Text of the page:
Some returned, some fought the Nazis all over the country. In Rome itself, a group of Jews organized a resistance group that fought throughout the occupation, and continued to defend the Jewish Community afterwards. Unlike most other European Jews, the Romans learned a fundamental lesson: the state was not going to defend them against the anti-Semites. If they were going to survive, they would have to defend themselves. So they studied self-defense, getting help from the security forces (notably the carabinieri), and later from the Israelis.
Remember, if you ever knew, that Italy was uniquely free of an indigenous anti-Jewish movement. Indeed, by World War I there had already been two Jewish prime ministers, and the Jewish defense forces had plenty of popular support. In direct contrast with the rest of the old continent, Italy’s Jews seem to be flourishing. In Rome alone there are now roughly twenty synagogues. Chabad is very active, especially in the north. There is a revival of Judaism in the south, most surprisingly in Sicily, where Jewish Communities are reemerging for the first time since the Inquisition. Kosher food is suddenly very popular, especially in Rome.
Indeed, one of the greatest fans of kosher food is none other than His Holiness, Pope Francis. When his Jewish friends come to visit from Buenos Aires, the pope sends out for kosher takeout, and not just to cater to his guests’ culinary requirements. He loves it.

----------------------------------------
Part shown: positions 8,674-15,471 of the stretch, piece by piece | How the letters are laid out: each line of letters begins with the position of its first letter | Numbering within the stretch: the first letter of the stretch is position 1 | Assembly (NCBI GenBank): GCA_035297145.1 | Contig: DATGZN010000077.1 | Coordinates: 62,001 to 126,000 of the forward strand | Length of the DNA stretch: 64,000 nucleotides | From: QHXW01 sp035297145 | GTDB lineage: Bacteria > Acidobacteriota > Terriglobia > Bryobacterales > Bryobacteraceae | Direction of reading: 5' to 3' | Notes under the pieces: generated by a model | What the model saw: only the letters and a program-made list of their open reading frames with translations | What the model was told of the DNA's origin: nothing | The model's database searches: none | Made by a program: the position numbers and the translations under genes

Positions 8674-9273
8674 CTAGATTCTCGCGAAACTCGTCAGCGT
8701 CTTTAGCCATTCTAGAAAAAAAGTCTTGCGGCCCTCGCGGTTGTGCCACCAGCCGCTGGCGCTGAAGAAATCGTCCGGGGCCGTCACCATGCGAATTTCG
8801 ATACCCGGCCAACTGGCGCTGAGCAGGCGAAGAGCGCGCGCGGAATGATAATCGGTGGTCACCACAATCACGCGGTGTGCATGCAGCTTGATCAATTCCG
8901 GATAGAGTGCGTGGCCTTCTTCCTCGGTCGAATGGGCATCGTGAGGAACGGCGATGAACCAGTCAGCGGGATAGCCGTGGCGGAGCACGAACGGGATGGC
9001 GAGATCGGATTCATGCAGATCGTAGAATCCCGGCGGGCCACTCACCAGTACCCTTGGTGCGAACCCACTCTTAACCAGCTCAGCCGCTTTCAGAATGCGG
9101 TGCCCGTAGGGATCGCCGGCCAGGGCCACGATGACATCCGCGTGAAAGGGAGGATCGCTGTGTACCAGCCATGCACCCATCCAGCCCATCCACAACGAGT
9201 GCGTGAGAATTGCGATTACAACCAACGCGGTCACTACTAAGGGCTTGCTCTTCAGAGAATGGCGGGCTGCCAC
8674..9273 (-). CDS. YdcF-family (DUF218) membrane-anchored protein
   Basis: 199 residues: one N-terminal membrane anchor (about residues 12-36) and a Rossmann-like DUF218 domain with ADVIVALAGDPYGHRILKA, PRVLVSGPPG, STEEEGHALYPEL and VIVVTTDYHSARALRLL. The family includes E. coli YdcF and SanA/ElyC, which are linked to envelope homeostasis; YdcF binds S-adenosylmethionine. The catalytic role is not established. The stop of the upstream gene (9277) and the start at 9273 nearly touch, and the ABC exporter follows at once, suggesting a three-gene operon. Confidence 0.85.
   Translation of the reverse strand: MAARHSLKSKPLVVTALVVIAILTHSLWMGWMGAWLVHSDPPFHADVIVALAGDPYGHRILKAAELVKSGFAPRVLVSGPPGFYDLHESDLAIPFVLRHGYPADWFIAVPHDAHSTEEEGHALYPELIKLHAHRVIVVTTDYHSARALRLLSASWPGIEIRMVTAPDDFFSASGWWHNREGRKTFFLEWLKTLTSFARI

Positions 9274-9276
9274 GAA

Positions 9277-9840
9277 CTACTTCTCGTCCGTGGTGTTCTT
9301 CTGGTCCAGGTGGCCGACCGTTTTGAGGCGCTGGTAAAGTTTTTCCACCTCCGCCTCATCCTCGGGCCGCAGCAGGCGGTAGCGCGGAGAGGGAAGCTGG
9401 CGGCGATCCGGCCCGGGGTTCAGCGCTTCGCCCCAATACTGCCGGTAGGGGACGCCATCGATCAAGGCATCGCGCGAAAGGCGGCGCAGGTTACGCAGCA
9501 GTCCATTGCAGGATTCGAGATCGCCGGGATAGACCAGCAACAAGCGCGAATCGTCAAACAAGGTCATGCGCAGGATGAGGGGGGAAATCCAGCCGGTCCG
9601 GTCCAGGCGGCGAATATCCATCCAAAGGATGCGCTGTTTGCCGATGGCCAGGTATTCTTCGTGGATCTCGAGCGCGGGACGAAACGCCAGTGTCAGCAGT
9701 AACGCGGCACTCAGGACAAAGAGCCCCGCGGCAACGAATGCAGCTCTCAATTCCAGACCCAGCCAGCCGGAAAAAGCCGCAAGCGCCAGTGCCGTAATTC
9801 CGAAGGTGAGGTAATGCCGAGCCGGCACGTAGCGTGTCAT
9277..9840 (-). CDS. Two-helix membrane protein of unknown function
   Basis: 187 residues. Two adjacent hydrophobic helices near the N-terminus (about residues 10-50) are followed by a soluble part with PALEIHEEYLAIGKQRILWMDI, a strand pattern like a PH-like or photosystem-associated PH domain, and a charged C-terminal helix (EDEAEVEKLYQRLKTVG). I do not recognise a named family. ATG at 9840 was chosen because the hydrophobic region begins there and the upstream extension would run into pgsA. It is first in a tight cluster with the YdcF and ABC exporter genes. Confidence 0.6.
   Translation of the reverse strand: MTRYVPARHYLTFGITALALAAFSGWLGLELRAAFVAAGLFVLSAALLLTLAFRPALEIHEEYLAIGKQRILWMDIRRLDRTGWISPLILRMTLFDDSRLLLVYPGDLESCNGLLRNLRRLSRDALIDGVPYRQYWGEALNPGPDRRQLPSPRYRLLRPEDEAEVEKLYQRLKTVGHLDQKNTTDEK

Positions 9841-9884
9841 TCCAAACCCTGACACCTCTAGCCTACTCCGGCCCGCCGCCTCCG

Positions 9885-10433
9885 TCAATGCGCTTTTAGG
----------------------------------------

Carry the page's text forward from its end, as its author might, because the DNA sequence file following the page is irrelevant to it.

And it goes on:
So when you hear that the European Jews are destined to leave, and that European antisemitism is relentlessly rising, keep in mind the words of Ruth Dureghello, the president of the Rome Jewish Community. The illumination of the Grand Synagogue, she said, “is a victory…it is a signal that we don’t wish to hide…we are our Jewish history, we wish to be a light for the future.”
Menachem Begin in December 1942 wearing the Polish Army uniform of Gen. Anders’ forces with his wife Aliza and David Yutan; (back row) Moshe Stein and Israel Epstein
(photo credit: JABOTINSKY ARCHIVES)
During the inauguration of a memorial to the victims of the Siege of Leningrad in Jerusalem’s Sacher Park on January 24, 2020, before the climax of Holocaust remembrance events at which Russian President Vladimir Putin was given a central platform, we were stunned to hear a rendition of The Blue Kerchief (Siniy
Giant figures are seen during the 87th carnival parade of Aalst February 15, 2015
The annual carnival in Aalst, Belgium, is expected to take place on Sunday with even more antisemitic elements than in previous years.